Is Free Trade Obsolete? Part 2, by Sheldon Richman, Future of Freedom, May 2004
Related Topics: Law of Comparative Advantage, Paul Craig Roberts
"Americans now face new competition in lines of work that were formerly sheltered ... by foreign tyranny. ... Americans can ... arrogantly claim that high-tech jobs belong to Americans, and lobby for protectionism ... Or they can lobby for an end to the mixed economy that holds down investment and wealth creation."
Tear Down the Trade Walls, by Sheldon Richman, 22 Apr 2005
Related Topic: Ukraine
"When cheap steel comes in from foreign countries, it may cost American steel makers business, but it helps American steel users, such as the auto makers, to be more competitive. Conversely, a trade barrier that reduces foreign sales reduces the number of dollars foreigners have with which to buy American products."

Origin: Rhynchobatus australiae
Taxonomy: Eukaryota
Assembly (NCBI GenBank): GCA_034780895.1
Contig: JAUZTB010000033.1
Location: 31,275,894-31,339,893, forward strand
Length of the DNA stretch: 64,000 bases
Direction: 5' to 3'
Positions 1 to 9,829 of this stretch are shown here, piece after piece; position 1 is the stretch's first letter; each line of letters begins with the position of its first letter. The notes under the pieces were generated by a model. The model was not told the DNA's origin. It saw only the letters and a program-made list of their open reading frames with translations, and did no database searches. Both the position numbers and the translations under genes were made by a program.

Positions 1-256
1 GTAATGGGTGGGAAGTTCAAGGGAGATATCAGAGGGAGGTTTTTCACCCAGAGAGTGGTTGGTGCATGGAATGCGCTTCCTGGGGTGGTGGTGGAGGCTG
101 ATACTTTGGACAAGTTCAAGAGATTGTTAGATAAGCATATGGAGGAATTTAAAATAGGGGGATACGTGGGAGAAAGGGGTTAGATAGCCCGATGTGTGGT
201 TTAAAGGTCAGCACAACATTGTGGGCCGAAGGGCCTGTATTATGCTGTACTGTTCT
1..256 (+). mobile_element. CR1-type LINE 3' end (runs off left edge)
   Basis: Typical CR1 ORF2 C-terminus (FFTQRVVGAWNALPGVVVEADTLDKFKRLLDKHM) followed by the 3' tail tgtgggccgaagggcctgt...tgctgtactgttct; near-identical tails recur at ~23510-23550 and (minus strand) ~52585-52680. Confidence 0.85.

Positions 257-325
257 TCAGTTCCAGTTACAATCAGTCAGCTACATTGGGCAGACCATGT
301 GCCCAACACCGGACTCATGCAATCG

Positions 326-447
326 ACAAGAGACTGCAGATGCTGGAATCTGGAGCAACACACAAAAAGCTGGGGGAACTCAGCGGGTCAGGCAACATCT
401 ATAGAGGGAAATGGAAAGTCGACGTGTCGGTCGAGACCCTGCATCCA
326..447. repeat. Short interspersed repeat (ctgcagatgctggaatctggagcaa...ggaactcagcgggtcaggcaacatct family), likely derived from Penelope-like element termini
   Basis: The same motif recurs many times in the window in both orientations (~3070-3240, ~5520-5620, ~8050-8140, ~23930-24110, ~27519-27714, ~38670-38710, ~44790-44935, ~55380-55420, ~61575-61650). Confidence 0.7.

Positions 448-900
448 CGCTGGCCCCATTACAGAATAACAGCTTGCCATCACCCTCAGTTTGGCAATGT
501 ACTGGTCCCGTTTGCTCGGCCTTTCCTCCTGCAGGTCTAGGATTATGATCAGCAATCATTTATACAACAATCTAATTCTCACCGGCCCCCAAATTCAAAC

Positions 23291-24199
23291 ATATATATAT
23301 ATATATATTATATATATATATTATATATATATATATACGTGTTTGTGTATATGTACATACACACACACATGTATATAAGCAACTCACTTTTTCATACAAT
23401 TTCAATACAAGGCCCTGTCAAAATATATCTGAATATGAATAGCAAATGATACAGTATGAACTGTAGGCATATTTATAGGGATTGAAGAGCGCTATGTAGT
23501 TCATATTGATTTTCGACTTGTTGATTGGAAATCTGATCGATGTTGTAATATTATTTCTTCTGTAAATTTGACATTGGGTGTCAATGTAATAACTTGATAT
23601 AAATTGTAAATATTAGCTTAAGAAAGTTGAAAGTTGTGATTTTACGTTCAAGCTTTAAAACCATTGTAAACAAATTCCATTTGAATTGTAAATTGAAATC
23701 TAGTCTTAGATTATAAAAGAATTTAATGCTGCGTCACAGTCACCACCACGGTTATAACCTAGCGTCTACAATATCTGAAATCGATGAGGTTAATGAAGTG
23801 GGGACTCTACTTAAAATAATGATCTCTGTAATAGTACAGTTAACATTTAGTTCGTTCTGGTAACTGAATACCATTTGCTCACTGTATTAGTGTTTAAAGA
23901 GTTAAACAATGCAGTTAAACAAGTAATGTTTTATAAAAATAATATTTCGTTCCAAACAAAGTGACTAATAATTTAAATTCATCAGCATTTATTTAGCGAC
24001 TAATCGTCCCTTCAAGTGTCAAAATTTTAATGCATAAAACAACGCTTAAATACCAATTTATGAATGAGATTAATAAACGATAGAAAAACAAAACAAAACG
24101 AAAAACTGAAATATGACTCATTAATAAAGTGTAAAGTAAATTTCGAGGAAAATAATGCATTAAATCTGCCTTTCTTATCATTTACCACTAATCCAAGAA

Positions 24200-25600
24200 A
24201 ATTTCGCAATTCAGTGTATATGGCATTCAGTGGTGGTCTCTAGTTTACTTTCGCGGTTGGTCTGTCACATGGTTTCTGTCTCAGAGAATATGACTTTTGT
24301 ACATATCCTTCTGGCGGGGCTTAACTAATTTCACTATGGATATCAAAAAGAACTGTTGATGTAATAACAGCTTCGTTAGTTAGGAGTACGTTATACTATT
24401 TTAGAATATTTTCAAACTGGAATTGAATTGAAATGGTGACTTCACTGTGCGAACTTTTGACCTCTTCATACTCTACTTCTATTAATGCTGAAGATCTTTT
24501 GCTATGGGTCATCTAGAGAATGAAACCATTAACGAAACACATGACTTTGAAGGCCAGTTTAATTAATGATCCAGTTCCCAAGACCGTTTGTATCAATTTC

The Case for Free Trade, by Milton Friedman, Rose D. Friedman, Hoover Digest, 1997
The Reagan Record On Trade: Rhetoric Vs. Reality, by Sheldon Richman, Cato Policy Analysis No. 107, 30 May 1988
Related Topic: Ronald W. Reagan
"People tend to be implicit free traders and explicit protectionists. When they shop, they buy what best satisfies them in quality and price without regard to national origin ... But when people talk about world trade, they become protectionists ... A president truly committed to free trade would have exerted his influence to show why the implicit free traders are right and the explicit protectionists are wrong."
Trade Restrictions Show Hypocrisy, by Sheldon Richman, 12 Sep 2003
We Need Real Free Trade Now, by Sheldon Richman, 4 Feb 2004